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Sir CV Raman Biography, Awarded Nobel Prize in Physics for Raman Effect

Sir CV Raman Biography

Sir Chandrasekhara Venkata Raman, commonly known as CV Raman, was an eminent Indian physicist whose groundbreaking work in the field of light scattering earned him the Nobel Prize in Physics in 1930. Born on November 7, 1888, in Tiruchirappalli, Tamil Nadu, Raman’s contributions not only significantly advanced the understanding of light and its interaction with matter but also paved the way for modern spectroscopy techniques. His life and work remain an inspiration to scientists worldwide, particularly in India.

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Sir CV Raman Biography Overview

Category Details
Full Name Sir Chandrasekhara Venkata Raman
Date of Birth November 7, 1888
Place of Birth Tiruchirappalli, Tamil Nadu, India
Nationality Indian
Education Bachelor’s degree in Physics

Master’s degree in Physics

Career Initially worked in the Indian Finance Department

Joined University of Calcutta as a professor in 1917

Nobel Prize Awarded Nobel Prize in Physics in 1930 for the discovery of the Raman Effect
Raman Effect Discovered in 1928, the phenomenon where light undergoes a wavelength change upon interaction with matter
Contributions Pioneered modern spectroscopy techniques

Significant work in acoustics, magnetism, and optics

Honors Knighted by the British government in 1929

Numerous awards and honors from scientific societies worldwide

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Sir CV Raman’s Early Life and Education

C.V. Raman was born into a Tamil Brahmin family. His father, Chandrasekhara Ramanathan Iyer, was a lecturer in mathematics and physics. From a young age, Raman showed a keen interest in science and mathematics, often conducting experiments at home. He attended local schools in Tiruchirappalli before enrolling at the prestigious Presidency College in Madras (now Chennai) for his undergraduate studies. After completing his Bachelor’s degree, he pursued a master’s degree in physics, graduating in 1907 with top honors.

Career and Contributions of Sir CV Raman in Science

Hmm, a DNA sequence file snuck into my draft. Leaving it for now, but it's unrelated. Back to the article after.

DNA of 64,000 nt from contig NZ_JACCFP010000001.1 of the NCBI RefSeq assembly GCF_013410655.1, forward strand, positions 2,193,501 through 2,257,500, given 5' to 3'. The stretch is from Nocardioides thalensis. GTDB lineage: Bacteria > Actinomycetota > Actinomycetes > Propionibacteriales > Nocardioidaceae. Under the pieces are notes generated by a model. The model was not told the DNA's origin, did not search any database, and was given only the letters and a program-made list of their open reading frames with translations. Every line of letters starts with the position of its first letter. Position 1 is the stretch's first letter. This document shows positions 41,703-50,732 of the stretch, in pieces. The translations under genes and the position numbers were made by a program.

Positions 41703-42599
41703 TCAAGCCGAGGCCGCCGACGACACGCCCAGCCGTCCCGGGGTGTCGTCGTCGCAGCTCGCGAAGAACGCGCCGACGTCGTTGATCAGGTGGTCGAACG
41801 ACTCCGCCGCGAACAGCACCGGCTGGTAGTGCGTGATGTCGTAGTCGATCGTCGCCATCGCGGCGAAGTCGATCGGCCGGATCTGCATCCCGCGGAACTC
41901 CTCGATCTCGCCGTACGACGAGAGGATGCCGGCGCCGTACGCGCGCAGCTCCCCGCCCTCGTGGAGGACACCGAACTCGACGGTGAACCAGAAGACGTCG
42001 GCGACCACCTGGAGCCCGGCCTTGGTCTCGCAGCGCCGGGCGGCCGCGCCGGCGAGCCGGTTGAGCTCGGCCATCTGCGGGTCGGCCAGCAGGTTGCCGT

Following his education, Raman began his career as a government servant but soon transitioned to academic research. He joined the Indian Finance Department as an assistant accountant general in Calcutta (now Kolkata) but continued his scientific pursuits in his spare time. In 1917, he took up a position as a professor of physics at the University of Calcutta, where he conducted the research that would later earn him the Nobel Prize.

Raman’s most significant contribution to science came in 1928 when he discovered what is now known as the “Raman Effect.” While studying the scattering of light in various substances, he observed that when light interacts with molecules, it undergoes a slight change in wavelength. This phenomenon, later named after him, provided crucial insights into the behaviour of light and the molecular structure of materials. The discovery of the Raman Effect revolutionized spectroscopy, allowing scientists to study the vibrational and rotational modes of molecules with unprecedented precision.

In addition to his work on light scattering, Raman made significant contributions to various other areas of physics, including acoustics, magnetism, and optics. He published numerous papers throughout his career, establishing himself as one of the leading scientists of his time. In 1934, he founded the Indian Academy of Sciences and served as its president for several years, further promoting scientific research and education in India.

Awards Honoured to Sir CV Raman

Awards Year
Royal Society of London membership 1924
National Science Day declaration February 28, 1928
Nobel Prize in Physics 1930
Bharat Ratna 1954

Honourable Works of Sir C V Raman

Honourable Works & Famous Books Year
Establishment of Indian Journal of Physics 1926
Publication of “Molecular Diffraction of Light” 1922
Study of crystal dynamics 1948

Legacy and Honors of CV Raman

C.V. Raman’s contributions to science were widely recognized during his lifetime. In addition to the Nobel Prize in Physics, he received numerous awards and honors from scientific societies and governments around the world. He was knighted by the British government in 1929, becoming the first Indian to receive a knighthood in the field of science.

Beyond his scientific achievements, Raman was also a passionate advocate for science education and research in India. He believed in the importance of nurturing young talent and established several research institutes and laboratories to support scientific endeavors in the country.

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Sir C.V. Raman’s life and work exemplify the spirit of scientific inquiry and discovery. His groundbreaking discoveries in the field of light scattering have had a profound impact on various branches of science and continue to inspire researchers today. As a pioneer of Indian science, Raman’s legacy serves as a reminder of the potential for excellence and innovation within the scientific community. His contributions will be remembered for generations to come, cementing his place as one of the greatest scientists of the 20th century.

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Sir CV Raman Biography FAQs

What did Sir CV Raman discover?

In 1928 Venkata Raman discovered that a small portion of the scattered light acquires other wavelengths than that of the original light.

Who did C.V. Raman marry?

Lokasundari Ammal

Did C.V. Raman got Nobel Prize?

Chandrasekhara Venkata Raman was an Indian physicist who won the 1930 Nobel prize for physics for his work on light scattering, known as the Raman effect.

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